Germany, Turkey At Odds Over Recognition Of Armenian Genocide

Germany's Parliament has recognized the 1915 killing of Armenians as genocide and quickly received backlash from Turkey.

Germany, Turkey At Odds Over Recognition Of Armenian Genocide
Kharpert, Armenia, Ottoman Empire

Germany is the latest country to recognize the mass killings of Armenians in 1915 as genocide.

In the early 1900s, the Ottoman Empire — part of modern Turkey — is thought to have killed 1.5 million Armenians and forced others out.

For Turkey, genocide has become the "G-word" — off limits. So the country was obviously not happy when Germany's Parliament passed the resolution Thursday by a "striking majority."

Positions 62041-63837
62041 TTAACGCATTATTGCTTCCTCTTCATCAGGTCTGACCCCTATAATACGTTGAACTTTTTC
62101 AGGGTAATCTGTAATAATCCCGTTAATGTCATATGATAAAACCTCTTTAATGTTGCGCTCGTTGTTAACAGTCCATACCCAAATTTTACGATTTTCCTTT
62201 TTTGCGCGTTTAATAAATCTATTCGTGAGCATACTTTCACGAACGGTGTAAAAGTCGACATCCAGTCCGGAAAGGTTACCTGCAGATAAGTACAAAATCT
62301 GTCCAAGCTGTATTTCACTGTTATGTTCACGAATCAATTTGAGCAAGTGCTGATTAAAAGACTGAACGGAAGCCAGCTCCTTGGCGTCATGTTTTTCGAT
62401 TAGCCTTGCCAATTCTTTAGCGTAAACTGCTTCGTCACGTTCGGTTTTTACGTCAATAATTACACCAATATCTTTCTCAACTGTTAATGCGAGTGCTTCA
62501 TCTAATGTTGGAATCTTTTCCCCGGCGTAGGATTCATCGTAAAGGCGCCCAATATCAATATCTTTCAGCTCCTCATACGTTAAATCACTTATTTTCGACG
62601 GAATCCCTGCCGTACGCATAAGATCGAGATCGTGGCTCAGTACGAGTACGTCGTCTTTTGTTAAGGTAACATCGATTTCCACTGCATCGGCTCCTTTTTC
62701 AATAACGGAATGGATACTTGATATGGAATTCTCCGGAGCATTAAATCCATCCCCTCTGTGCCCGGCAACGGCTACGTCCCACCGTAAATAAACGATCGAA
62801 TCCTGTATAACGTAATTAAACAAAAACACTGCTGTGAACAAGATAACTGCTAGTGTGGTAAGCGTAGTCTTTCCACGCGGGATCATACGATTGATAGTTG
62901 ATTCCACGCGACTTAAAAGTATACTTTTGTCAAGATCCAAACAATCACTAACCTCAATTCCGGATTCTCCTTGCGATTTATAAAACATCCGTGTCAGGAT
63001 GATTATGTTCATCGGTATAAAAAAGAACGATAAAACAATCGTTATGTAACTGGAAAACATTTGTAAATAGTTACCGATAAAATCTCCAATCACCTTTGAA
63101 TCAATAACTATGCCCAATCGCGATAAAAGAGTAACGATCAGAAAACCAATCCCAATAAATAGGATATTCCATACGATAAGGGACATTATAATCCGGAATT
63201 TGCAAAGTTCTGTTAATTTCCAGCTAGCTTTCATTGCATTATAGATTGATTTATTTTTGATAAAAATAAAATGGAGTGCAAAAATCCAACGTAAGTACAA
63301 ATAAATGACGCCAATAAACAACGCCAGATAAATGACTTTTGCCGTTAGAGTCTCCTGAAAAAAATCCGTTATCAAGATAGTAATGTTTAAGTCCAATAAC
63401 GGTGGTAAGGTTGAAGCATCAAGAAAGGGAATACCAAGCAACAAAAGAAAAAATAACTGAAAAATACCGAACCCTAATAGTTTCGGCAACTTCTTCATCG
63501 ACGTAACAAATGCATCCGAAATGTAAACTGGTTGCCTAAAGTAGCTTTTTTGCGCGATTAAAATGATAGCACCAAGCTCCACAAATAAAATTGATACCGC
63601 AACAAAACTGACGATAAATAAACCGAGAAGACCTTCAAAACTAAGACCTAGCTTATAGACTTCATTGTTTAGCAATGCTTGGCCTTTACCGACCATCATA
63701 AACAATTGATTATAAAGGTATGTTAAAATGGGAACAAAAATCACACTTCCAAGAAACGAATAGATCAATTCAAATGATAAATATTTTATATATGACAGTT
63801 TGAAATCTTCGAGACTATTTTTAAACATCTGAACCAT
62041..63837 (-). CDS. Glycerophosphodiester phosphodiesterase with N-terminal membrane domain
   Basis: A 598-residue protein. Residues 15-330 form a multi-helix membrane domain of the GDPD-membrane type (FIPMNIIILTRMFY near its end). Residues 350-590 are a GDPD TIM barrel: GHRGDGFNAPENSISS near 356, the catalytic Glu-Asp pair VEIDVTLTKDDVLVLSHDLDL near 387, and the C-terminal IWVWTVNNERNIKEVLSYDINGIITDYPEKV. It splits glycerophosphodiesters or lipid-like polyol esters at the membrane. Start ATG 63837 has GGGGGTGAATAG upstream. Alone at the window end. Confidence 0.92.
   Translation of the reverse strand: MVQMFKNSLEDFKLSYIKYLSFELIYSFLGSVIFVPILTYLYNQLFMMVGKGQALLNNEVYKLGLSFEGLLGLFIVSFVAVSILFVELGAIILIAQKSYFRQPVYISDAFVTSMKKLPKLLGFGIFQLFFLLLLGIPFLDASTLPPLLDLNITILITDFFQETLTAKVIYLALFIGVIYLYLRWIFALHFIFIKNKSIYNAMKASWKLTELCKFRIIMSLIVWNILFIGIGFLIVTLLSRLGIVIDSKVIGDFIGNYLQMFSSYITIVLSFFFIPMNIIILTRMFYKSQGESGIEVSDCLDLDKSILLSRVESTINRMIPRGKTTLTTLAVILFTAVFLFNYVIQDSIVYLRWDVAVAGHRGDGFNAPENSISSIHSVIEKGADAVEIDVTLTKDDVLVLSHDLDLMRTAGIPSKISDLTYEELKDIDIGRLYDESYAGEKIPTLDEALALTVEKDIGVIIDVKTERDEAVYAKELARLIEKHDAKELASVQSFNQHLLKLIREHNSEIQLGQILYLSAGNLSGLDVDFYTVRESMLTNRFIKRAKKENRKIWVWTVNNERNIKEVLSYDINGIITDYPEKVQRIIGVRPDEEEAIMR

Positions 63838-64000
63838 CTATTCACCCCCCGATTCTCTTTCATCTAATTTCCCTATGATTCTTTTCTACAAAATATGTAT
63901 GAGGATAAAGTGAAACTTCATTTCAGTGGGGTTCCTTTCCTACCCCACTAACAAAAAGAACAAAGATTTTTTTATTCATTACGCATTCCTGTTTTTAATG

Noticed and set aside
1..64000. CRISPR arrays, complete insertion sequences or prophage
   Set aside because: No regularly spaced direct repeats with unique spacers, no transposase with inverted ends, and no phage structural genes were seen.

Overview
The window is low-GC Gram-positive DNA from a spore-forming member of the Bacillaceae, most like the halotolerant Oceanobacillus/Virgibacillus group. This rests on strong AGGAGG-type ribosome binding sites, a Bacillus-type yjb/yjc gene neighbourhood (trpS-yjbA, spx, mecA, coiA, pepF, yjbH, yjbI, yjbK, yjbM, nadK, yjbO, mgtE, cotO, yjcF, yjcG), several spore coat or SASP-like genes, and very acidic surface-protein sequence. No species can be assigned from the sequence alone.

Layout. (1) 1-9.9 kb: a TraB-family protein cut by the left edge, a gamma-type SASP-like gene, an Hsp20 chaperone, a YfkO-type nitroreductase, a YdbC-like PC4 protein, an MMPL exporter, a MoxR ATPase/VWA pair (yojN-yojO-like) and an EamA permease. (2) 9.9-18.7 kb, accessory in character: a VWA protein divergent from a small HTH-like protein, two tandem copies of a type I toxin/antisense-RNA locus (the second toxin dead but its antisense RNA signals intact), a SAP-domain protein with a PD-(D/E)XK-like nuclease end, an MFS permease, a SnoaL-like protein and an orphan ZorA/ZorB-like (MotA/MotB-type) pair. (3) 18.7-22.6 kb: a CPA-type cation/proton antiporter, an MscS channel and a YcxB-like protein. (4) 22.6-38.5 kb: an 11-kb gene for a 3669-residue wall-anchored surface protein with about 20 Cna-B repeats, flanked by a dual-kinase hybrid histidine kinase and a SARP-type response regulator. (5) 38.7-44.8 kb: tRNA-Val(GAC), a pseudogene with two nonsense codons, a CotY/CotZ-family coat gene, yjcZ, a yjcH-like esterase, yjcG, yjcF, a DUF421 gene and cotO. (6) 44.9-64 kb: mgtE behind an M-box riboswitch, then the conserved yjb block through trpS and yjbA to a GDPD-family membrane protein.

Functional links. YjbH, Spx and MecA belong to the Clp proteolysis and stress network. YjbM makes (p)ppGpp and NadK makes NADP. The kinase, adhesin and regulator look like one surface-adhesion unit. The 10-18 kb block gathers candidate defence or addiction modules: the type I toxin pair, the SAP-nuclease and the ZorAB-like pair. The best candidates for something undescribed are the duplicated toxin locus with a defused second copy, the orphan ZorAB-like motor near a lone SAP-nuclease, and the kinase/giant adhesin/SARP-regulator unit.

Turkey's foreign affairs ministry suggested Germany passed the resolution because it was "Turkophobic" and "Islamophobic."

To be clear, a genocide is motivated by wanting to get rid of a group of people — like for ethnic or religious reasons — and often carried out by mass killings.

Armenians were a mainly Christian minority in the largely Muslim Ottoman Empire.

While the term genocide didn't come until after the Holocaust, Armenians have been — especially recently — pushing for countries to pass legislation recognizing the killings as genocide.

For Germany to recognize this means likely straining migrant deals with Turkey. Many Syrian refugees go through Turkey to get to Europe.

Last year, the European Court of Human Rights said it wasn't illegal for countries to deny the 1915 events.

This video includes clips from United NationsTV Artsakh and German Parliament and images from The Library of Congress and American Committee for Relief in the Near East. Music is "CGI_Snake" by Chris Zabriskie / CC BY 4.0